Amid all the uncertainty of the COVID crisis, there has been one constant: You cannot help the economy without first controlling the virus.

You can see it with your bare eyes. Some states, like Maine, have been guided by that fact, and find themselves doing better in both economic activity and disease suppression. Others, like Florida and Texas, have largely ignored it and are worse off than ever.

But if that’s not enough, the numbers back it up.

Economic activity is sluggish nationwide. However, it’s not because of lockdowns and government interference, but consumer reaction to the novel coronavirus itself.

Activity in Maine is down in some sectors but up in others. Overall, consumer spending here is higher than the national average — because of all the hard work done by Mainers over the last several months, people feel comparatively safe going out and spending money.

The same is true for New England as a whole. Consumers across the region are outspending their counterparts in Texas, Florida, Arizona and other states that restarted economic activity before the virus was under control and are now facing outbreaks and another round of business closures.

Real-time data shows the same in Europe, where strict measures were put in place to suppress the virus. Now retail stores, movie theaters and amusement parks are all doing business closer to pre-pandemic levels.

Speaking on Aug. 12, Eric Rosengren, president of the Federal Reserve Bank of Boston, pointed to those dynamics, hammering home the fact that lifting restrictions too early hurt both public health and the businesses most harmed by the shutdowns.

“As long as the virus poses significant threats to public health, a full economic recovery will be very difficult as individuals, often voluntarily, avoid activities that place their health at risk,” he said.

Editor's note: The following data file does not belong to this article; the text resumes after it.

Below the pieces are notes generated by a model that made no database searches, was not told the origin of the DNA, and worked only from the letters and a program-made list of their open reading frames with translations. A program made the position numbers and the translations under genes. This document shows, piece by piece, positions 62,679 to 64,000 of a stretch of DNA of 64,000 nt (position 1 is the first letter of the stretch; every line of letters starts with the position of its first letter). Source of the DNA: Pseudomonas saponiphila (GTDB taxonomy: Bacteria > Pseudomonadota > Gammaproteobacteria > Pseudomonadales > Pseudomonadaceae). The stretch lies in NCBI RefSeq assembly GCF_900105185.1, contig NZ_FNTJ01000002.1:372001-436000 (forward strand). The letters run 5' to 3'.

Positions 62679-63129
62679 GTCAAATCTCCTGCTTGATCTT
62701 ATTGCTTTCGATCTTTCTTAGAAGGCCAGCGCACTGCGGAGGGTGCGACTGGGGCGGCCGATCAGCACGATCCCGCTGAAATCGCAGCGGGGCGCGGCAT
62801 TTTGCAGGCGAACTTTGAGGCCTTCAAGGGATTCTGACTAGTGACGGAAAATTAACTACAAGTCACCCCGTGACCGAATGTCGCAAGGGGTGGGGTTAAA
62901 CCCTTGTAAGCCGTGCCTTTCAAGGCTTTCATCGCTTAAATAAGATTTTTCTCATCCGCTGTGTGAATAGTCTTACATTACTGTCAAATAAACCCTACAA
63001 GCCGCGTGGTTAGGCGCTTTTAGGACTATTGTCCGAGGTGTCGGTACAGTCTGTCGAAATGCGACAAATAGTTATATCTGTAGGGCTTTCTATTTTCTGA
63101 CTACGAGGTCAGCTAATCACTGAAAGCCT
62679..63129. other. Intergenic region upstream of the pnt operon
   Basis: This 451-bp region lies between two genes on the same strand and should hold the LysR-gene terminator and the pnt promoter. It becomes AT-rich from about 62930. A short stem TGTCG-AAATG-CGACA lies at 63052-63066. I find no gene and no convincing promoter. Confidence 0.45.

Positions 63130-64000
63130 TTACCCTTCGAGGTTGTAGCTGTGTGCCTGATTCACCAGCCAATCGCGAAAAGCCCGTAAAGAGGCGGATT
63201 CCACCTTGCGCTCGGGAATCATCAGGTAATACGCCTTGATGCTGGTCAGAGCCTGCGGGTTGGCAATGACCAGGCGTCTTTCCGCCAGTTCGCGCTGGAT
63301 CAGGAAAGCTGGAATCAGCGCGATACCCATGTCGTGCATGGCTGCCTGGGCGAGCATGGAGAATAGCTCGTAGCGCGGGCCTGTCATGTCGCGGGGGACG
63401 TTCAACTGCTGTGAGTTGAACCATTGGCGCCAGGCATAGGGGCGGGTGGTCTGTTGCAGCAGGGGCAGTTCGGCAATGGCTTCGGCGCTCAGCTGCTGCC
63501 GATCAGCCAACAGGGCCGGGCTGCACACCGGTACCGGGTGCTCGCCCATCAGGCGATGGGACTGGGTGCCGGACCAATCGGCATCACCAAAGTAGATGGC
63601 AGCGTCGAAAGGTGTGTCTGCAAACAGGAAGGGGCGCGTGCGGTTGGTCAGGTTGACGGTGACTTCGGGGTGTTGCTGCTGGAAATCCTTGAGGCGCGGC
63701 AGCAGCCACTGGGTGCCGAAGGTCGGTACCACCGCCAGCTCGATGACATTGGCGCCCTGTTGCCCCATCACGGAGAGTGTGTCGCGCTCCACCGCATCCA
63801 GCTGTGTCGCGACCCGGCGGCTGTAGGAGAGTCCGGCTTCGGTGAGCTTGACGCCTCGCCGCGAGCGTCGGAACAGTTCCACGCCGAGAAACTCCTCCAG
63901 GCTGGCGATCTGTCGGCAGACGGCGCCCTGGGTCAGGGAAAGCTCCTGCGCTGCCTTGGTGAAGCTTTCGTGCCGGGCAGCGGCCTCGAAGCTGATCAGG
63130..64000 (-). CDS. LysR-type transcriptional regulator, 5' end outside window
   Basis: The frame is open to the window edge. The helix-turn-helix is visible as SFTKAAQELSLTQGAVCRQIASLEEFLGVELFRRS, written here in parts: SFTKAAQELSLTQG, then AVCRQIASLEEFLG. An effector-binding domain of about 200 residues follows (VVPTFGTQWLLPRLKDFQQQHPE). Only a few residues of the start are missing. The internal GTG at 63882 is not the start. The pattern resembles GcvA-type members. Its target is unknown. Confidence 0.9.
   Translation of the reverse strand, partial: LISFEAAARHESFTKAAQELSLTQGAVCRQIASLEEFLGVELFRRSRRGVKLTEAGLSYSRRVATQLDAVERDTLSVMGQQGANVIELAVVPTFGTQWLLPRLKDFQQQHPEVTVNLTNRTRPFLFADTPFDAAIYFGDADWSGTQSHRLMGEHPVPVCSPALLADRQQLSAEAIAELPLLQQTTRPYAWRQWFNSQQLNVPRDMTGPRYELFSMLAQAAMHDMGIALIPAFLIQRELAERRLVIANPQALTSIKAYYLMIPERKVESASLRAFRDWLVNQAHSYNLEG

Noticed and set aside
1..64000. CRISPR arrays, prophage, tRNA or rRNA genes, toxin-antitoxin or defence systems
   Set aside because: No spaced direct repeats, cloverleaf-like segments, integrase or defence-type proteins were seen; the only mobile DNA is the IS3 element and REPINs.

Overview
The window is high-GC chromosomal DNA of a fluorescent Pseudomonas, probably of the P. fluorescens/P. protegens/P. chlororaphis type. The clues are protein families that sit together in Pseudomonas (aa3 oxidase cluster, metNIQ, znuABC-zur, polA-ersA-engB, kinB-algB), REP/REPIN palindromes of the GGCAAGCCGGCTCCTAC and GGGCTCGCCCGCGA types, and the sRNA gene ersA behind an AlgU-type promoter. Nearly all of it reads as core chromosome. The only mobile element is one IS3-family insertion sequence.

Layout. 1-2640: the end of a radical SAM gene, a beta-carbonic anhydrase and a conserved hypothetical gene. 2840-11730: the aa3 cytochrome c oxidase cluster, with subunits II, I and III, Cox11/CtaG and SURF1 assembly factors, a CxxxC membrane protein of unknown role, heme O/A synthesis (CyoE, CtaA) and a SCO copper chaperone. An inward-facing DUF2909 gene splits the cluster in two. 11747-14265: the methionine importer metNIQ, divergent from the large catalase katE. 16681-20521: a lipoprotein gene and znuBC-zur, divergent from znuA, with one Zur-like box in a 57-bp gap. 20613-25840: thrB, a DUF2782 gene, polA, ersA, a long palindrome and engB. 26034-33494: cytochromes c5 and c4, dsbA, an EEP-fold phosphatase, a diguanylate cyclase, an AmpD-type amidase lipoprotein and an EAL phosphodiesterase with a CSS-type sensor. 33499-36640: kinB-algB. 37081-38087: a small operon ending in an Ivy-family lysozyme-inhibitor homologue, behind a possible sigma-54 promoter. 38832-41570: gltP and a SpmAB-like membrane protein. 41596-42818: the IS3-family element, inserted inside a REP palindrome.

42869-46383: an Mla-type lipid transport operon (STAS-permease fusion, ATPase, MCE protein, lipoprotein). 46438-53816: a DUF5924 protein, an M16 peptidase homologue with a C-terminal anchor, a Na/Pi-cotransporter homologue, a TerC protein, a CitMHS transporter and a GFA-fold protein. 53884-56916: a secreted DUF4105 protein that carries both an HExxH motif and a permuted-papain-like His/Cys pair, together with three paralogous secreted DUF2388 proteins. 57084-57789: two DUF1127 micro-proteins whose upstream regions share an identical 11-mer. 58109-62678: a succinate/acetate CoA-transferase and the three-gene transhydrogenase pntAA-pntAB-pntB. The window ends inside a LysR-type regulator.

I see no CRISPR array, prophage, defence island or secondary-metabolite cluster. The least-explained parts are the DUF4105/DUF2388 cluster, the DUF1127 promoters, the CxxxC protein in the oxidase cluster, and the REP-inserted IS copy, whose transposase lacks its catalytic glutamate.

“Indeed, the trajectory of the economic recovery will be determined more by the path of the virus than by the path of policymaking.”

Translation: People will not go out and spend like before until they feel it’s safe to do so. And they won’t feel safe unless elected officials make the hard decisions to take the steps we know suppress the virus — or until there’s a safe, effective and widely deployed vaccine.

It’s unclear when that will be. While there is a lot of optimism surrounding the development of a vaccine, experts warn that there are no certainties — a vaccine could be a year or more away.

We cannot spend that time arguing over whether it’s worth lifting restrictions on business activity when the science shows it puts public health at risk. Our experience shows clearly it’s not.

You can only lift restrictions when public health indicators say you can. Otherwise, you’ll end up worse off than before.

Everyone needs to take that lesson to heart. You cannot help the economy without first controlling the virus.


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